Title: I Saw the Devil
Released: 2010
Director: Jee-woon Kim
Writer: Hoon-jung Park (screenplay)
Stars: Byung-hun Lee and Min-sik Choi

There’s no doubt I’m a horror fan; I definitely enjoy watching a campy horror movie villain creatively kill that asshole jock who was making off-color comments throughout the entire movie. But there are certain kinds of horror movies I just can’t stomach, and those are usually the ones that, unlike their campy counterparts, are aimed at a realism that often hits too close to the mark for me to enjoy. “I Saw the Devil” definitely falls into the latter category.

“I Saw the Devil” is a Korean horror movie starring the brilliant Choi Min-sik (the star of “Old Boy,” a gratuitously violent Korean thriller I would highly recommend), who plays a deranged psychopath who rapes and dismembers a special agent’s (Byung-hun Lee) girlfriend. Thus begins a cat-and-mouse game between killer and cop as the special agent seeks revenge by catching, torturing, and releasing the killer, promising each time that the next meeting will be far worse than the last.

The opportunity to watch a serial rapist/killer get what he deserves makes for a great premise, but the twists and turns leading to a predictably gruesome ending become harder and harder to watch. It’s also surprising to discover the special agent is not necessarily likable. I expected to be cheering for him the entire way as he avenges his girlfriend, but I found myself growing angrier and angrier with him as he takes longer and longer to intervene as the killer sexually assaults more women.

The movie was recommended to me by my former coworker Will “Movie Man” Pfeifer, who writes the Movie Man blog. In his review of “I Saw the Devil” (it’s after the review of A Clockwork Orange), Will describes it as a movie “you don’t shake off easily,” and I would say that’s an exceptionally accurate assessment. “I Saw the Devil” is disturbing, darkly violent, and frustrating to watch. As the end credits began to roll, my only reaction was to stare at the screen, slack-jawed.

I don’t think I formed a coherent sentence until at least 20 minutes later.


2 thoughts on “Movie Review: I Saw the Devil

  1. Nice review, Mika. You brought up a point that I’ve considered and re-considered over the years. Though I like all sorts of horror movies, sometimes it seems like the ones that really put you through the ringer and show you things you’d rather not see (which this movie does) or feature a “hero” who does some pretty horrible things (again, which this movie does) are more, I don’t know — true? (whatever that word means). I mean, if it’s a horror movie, shouldn’t it deliver some genuinely unsettling content?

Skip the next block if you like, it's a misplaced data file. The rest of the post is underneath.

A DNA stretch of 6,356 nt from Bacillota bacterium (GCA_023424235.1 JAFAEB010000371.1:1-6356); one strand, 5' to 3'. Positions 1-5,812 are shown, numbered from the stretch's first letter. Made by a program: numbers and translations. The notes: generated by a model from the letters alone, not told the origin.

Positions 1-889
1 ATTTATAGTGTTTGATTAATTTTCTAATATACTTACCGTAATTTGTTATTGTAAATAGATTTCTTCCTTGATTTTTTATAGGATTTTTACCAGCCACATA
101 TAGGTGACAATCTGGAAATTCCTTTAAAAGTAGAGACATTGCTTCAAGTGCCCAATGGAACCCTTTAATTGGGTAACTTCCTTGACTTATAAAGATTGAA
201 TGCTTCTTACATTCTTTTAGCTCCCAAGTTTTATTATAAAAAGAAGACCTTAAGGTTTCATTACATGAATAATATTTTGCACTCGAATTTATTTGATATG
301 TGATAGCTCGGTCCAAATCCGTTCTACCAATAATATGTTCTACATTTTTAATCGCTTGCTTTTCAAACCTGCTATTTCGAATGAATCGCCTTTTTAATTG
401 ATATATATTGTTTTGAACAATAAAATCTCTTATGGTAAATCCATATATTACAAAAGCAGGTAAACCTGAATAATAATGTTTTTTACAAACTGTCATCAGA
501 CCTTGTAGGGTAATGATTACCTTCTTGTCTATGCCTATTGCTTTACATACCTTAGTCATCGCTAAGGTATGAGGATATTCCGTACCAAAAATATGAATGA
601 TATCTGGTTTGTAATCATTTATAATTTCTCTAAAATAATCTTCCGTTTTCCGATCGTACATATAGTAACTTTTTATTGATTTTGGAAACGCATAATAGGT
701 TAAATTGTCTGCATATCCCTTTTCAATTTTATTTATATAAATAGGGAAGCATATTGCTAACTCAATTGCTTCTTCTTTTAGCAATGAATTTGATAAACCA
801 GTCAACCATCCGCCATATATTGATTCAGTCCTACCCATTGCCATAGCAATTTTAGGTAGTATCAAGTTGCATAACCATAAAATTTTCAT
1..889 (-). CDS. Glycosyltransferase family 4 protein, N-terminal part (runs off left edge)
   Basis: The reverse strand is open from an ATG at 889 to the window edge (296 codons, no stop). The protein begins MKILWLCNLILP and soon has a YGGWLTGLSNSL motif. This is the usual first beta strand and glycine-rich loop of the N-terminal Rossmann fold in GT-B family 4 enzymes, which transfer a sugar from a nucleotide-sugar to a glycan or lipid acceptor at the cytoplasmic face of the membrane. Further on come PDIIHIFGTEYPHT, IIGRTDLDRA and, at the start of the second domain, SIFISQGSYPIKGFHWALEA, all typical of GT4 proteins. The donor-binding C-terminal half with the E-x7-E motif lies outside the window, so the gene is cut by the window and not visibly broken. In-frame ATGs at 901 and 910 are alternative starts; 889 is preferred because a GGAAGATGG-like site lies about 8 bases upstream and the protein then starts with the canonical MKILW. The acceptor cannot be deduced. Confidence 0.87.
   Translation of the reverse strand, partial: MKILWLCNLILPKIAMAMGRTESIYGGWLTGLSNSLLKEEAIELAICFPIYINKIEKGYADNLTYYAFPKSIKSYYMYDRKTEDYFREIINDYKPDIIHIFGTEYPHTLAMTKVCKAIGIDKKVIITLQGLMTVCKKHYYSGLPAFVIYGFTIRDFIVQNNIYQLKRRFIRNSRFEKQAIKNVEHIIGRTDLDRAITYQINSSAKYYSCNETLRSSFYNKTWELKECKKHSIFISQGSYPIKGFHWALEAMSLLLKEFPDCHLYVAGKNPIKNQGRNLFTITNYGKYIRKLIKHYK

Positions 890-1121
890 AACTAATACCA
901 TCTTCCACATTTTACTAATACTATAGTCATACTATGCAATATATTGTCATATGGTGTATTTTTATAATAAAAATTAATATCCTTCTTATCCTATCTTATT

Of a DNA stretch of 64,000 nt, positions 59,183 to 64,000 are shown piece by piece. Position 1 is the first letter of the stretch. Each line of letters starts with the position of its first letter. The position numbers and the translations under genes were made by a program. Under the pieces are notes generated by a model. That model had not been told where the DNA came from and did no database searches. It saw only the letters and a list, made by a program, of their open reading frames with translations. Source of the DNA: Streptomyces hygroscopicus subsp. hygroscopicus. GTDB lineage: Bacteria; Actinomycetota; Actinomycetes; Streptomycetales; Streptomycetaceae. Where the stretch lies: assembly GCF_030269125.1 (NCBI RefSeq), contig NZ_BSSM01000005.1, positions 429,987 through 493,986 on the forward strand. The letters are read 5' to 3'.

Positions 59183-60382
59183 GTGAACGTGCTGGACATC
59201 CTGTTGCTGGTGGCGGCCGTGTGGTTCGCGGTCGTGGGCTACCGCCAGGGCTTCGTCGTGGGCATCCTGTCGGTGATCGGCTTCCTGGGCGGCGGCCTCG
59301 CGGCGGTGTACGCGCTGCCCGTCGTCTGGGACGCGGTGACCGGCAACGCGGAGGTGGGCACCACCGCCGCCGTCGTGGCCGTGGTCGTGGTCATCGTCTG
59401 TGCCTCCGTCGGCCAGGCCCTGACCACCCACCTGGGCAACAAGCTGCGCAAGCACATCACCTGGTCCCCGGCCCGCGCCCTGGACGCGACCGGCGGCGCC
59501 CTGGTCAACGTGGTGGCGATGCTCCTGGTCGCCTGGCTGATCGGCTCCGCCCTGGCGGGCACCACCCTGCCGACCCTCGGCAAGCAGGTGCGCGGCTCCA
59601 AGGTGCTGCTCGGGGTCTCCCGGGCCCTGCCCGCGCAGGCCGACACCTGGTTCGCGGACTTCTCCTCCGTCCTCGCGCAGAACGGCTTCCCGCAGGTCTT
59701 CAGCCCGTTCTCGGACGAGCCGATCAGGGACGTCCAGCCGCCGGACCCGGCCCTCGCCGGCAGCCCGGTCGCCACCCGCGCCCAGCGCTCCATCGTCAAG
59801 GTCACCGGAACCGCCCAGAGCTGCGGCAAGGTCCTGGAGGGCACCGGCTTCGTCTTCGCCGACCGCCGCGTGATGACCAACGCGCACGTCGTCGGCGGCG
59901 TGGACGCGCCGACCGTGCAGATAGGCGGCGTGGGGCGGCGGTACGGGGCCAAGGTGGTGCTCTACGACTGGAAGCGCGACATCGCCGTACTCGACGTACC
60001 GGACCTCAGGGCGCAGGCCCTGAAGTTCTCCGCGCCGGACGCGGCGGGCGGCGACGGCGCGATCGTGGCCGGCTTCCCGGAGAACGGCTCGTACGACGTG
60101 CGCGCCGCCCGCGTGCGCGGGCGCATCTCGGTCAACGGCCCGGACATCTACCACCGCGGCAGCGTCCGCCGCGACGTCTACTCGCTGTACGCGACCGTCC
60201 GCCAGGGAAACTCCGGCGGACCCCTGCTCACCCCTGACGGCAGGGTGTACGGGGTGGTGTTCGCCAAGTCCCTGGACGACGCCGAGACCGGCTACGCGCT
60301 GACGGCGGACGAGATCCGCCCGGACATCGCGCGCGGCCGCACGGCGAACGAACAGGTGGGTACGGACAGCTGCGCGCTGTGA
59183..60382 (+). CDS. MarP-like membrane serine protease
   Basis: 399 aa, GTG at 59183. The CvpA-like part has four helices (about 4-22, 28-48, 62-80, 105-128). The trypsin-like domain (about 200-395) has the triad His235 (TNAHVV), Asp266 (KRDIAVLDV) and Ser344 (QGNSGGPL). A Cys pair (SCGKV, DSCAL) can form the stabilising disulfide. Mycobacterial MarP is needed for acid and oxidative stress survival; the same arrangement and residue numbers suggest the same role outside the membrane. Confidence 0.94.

I don’t know — just something I ponder when watching horror movies. It’s the film geek inside me. And don’t get me wrong — I like a good, cheesy slasher flick, too.

    On a semi-related topic, have you seen either “House of the Devil” or “The Strangers”? They’re both American horror movies that, I think, generate some real tension and suspense long before any blood is spilled. Worth a look.

    1. Thanks, Will! “True” is a good word for horror movies like this one. I definitely think there are different categories of horror, and I agree really good horror does leave you with that unsettled feeling in your gut. However, I tend to enjoy horror that’s so far from reality that there’s no “danger” in suspending my disbelief.

      I have not seen “House of the Devil,” but I have seen “The Strangers.” I remember in the middle of the movie when things really start to pick up, I looked at my friend and said, “I really don’t think I can watch this movie.” It terrified me (I seem to remember that one being based on true events, too). To this day, I still find myself occasionally peeking out my windows looking for masked psychopaths. I don’t even think it was the violence that bothered me but the realism. For example, I was disappointed with the Friday the 13th remake because all of the “creative” kills were in the intro of the movie, but movies like “I Saw the Devil” or “Hostel” or “The Human Centipede” just make me feel ill. I really think it’s realism in a horror movie that turns me off, not violence.

      But going back to “The Strangers,” it’s a great example of a horror movie that leaves you really unsettled and even a little scared after it’s all over. I recommend it to people all the time but always tell them they’ll have to watch it without me because I don’t think I can sit through it again. I’ll have to check out “House of the Devil,” though. It sounds interesting.

Leave a Reply

This site uses Akismet to reduce spam. Learn how your comment data is processed.